The Upside Down?
Last week the US Treasury yield curve inverted, this briefly shocked markets and has left some investors worried about the health of the economy. Given this reaction it is obvious that yield curves are important to investors, and can have a great impact on the market. So, what exactly is a yield curve and why can it have such an effect?
What is a Yield Curve?
Yield curves graph the return (yield) for bonds with different term lengths (maturity). It visually represents the difference in return between short-term bonds through 30-year bonds, from the same issuer (in this case the US Central Bank).
A normal yield curve will slope up and to the right, indicating investors require a higher return for a longer term. Generally speaking, when an economy is healthy and growing it will have a normal curve. An inverted yield curve on the other hand slopes down and right. Here investors accept lower returns for a longer time frame and has in the past been a fairly accurate predictor of a recession.
An inverted curve seems counter-intuitive. Why would investors hold long term bonds with a lower return than short term ones? Is there not more risk in the long term? Wouldn’t they be better off buying short term bonds and simply waiting for interest rates to come back up? We need to look at why the curve inverts in the first place. Short-term rates (left side of the graph) are influenced by the Central Bank. They decide what the short-term rate is, and investors are stuck with what they choose.
Long-term rates, on the other hand, are influenced investors and their expectations of the economy. If investors are expecting slowing growth or a recession, they will expect the Central Bank to lower short-term rates. In a serious or prolonged recession, they will expect rates to drop significantly. If that is the expectation, investors often lock their money in now, at higher rates, before the interest rates do drop. The effect of low economic expectations and higher demand for the long-term rates pushes long-term rates down as investors are willing to accept lower rates at longer terms. This can lead to an inverted curve.
Understanding this explains why the US yield curves inversion received such a large reaction from news outlets and market analysts. When the curve flipped investors were saying, “we think something bad is coming.”
The time to repair the roof is when the sun is shining. - John F. Kennedy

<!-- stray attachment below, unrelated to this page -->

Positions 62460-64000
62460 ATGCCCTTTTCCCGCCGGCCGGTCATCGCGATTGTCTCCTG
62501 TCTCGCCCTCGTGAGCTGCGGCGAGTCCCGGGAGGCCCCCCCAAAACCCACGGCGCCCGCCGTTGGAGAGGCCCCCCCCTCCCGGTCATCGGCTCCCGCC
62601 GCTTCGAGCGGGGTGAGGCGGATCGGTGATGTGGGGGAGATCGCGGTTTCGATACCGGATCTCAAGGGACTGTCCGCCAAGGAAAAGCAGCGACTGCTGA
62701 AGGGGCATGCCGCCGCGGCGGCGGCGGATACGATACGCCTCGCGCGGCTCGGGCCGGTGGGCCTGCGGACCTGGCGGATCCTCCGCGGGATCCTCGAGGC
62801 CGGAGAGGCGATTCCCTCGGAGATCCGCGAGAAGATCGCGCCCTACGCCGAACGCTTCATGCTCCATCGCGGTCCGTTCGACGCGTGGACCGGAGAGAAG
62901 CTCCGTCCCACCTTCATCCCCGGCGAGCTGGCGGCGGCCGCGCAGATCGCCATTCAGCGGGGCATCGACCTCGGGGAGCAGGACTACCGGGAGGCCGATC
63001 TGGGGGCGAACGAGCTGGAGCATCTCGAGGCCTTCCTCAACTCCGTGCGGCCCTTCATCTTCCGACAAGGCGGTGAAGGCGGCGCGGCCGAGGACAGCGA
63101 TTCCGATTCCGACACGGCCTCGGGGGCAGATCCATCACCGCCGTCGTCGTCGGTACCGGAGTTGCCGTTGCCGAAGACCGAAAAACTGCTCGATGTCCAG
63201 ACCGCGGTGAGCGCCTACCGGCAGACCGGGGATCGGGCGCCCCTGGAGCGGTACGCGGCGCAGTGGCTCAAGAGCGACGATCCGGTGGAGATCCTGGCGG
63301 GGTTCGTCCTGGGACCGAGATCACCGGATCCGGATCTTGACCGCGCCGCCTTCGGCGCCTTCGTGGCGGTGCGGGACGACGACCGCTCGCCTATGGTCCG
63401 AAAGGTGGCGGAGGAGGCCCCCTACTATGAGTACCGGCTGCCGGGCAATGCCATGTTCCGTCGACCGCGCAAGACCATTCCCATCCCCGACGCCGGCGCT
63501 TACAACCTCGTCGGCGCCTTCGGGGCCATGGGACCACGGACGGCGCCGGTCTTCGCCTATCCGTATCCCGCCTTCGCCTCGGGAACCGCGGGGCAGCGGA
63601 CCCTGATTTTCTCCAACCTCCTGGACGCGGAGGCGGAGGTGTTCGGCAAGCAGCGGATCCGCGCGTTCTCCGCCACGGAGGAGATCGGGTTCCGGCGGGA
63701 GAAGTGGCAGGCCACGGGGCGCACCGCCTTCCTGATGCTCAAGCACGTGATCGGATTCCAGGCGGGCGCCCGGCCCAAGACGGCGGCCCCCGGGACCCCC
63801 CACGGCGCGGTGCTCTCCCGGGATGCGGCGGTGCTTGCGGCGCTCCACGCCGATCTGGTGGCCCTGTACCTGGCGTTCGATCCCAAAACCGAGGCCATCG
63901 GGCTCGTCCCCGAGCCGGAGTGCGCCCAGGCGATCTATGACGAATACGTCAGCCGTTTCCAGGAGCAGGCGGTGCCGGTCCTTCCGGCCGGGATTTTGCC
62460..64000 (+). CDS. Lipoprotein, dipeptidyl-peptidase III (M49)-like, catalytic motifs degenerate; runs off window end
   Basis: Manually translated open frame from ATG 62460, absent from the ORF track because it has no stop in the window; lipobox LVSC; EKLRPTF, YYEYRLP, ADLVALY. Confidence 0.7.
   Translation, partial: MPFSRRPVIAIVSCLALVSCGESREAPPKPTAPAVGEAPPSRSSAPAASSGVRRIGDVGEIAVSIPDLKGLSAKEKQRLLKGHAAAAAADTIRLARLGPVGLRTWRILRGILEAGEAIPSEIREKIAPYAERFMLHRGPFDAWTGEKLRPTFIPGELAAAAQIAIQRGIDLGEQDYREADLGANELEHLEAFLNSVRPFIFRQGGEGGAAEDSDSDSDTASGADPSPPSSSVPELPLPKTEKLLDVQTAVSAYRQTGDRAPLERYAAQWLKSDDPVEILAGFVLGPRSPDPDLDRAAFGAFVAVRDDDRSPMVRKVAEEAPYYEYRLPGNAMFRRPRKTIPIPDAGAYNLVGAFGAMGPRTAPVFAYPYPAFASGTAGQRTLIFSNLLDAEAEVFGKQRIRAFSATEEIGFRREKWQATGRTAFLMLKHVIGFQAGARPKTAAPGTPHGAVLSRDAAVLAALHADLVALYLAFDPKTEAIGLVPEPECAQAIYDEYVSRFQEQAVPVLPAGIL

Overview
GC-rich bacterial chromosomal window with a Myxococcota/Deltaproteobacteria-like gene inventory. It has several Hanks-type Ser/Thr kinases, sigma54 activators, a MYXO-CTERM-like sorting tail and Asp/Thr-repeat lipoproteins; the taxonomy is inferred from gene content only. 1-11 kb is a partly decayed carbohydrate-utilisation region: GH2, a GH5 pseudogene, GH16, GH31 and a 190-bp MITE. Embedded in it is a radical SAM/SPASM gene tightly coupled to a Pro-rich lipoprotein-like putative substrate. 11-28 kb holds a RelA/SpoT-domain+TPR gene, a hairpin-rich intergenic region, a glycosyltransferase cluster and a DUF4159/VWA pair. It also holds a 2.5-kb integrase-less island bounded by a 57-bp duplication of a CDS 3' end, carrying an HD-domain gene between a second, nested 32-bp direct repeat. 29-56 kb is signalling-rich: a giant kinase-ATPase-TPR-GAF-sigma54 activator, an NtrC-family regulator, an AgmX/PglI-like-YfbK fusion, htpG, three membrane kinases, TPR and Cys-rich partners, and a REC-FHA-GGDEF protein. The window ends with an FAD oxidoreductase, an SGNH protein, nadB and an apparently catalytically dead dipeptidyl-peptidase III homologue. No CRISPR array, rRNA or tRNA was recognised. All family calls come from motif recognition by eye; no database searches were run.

In light of the longest US economic expansion in history, it is no wonder this inversion received so much news coverage, but should we be worried? It is true that the yield curve has been a fairly accurate predictor of recessions. It inverted before the recessions of 1981, 1991, 2001 and 2008 (albeit two years early). However, we need to keep in mind this lasted only 2 hours 15 minutes, hardly a trend. Furthermore, our yield curve today is not the same as pre-2008. Interest rates were higher, and inflation was less predictable, meaning the move from normal to inverted was more pronounced and generally required more uncertainty. Today’s curve has been flattened by lower rates and increased demand for safe investments. Many economists feel it could invert at any given moment for reasons unrelated to impending recession.
It is likely too early to panic. However, this does not mean we should ignore this signal. The US economy is in late expansion cycle (a topic for a later article), and portfolios should be reviewed to ensure they are still suitable for you. A strategy often used in times like these is using funds with high quality bonds, and high-quality stocks (meaning large stable companies). Chances are you are in a fund whose managers are actively making these decisions for you, and many already have.
There seems to be room left in this expansion cycle, and panic is never a valid financial strategy. However now is a great opportunity to ensure your investment solution is still properly tailored to your financial situation.
Disclosure. This in an opinion piece and all opinions expressed are the authors alone and do not necessarily reflect the opinion of Innovation Credit Union, Credential Asset Management Inc., or our other advisors. The information contained in this email was obtained from sources believed to be reliable; however, we cannot guarantee that it is accurate or complete. This email is provided as a general source of information and should not be considered personal investment advice or a solicitation to buy or sell any mutual funds. Mutual funds are offered through Credential Asset Management Inc. Commissions, trailing commissions, management fees and expenses all may be associated with mutual fund investments. Please read the prospectus before investing. Unless otherwise stated, mutual fund securities and cash balances are not insured nor guaranteed, their values change frequently and past performance may not be repeated.